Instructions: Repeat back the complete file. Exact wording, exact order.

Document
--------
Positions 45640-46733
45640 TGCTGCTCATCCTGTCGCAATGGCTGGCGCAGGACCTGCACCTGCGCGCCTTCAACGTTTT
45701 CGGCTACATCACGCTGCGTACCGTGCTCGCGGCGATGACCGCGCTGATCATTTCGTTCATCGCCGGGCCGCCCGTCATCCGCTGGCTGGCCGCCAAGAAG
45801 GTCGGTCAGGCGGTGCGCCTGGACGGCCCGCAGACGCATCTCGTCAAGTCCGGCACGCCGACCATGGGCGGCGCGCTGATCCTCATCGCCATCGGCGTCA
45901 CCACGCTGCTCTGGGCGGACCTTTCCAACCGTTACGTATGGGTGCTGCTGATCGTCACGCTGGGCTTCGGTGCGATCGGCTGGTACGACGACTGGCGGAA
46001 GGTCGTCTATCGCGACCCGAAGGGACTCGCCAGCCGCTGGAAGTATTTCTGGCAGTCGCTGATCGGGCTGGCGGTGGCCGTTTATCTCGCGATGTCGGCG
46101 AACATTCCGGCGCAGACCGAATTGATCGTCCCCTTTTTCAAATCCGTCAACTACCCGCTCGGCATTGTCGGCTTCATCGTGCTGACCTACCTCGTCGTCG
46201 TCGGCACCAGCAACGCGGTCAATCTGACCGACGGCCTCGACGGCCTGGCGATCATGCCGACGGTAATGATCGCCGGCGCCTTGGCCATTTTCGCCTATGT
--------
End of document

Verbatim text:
Positions 45640-46733
45640 TGCTGCTCATCCTGTCGCAATGGCTGGCGCAGGACCTGCACCTGCGCGCCTTCAACGTTTT
45701 CGGCTACATCACGCTGCGTACCGTGCTCGCGGCGATGACCGCGCTGATCATTTCGTTCATCGCCGGGCCGCCCGTCATCCGCTGGCTGGCCGCCAAGAAG
45801 GTCGGTCAGGCGGTGCGCCTGGACGGCCCGCAGACGCATCTCGTCAAGTCCGGCACGCCGACCATGGGCGGCGCGCTGATCCTCATCGCCATCGGCGTCA
45901 CCACGCTGCTCTGGGCGGACCTTTCCAACCGTTACGTATGGGTGCTGCTGATCGTCACGCTGGGCTTCGGTGCGATCGGCTGGTACGACGACTGGCGGAA
46001 GGTCGTCTATCGCGACCCGAAGGGACTCGCCAGCCGCTGGAAGTATTTCTGGCAGTCGCTGATCGGGCTGGCGGTGGCCGTTTATCTCGCGATGTCGGCG
46101 AACATTCCGGCGCAGACCGAATTGATCGTCCCCTTTTTCAAATCCGTCAACTACCCGCTCGGCATTGTCGGCTTCATCGTGCTGACCTACCTCGTCGTCG
46201 TCGGCACCAGCAACGCGGTCAATCTGACCGACGGCCTCGACGGCCTGGCGATCATGCCGACGGTAATGATCGCCGGCGCCTTGGCCATTTTCGCCTATGT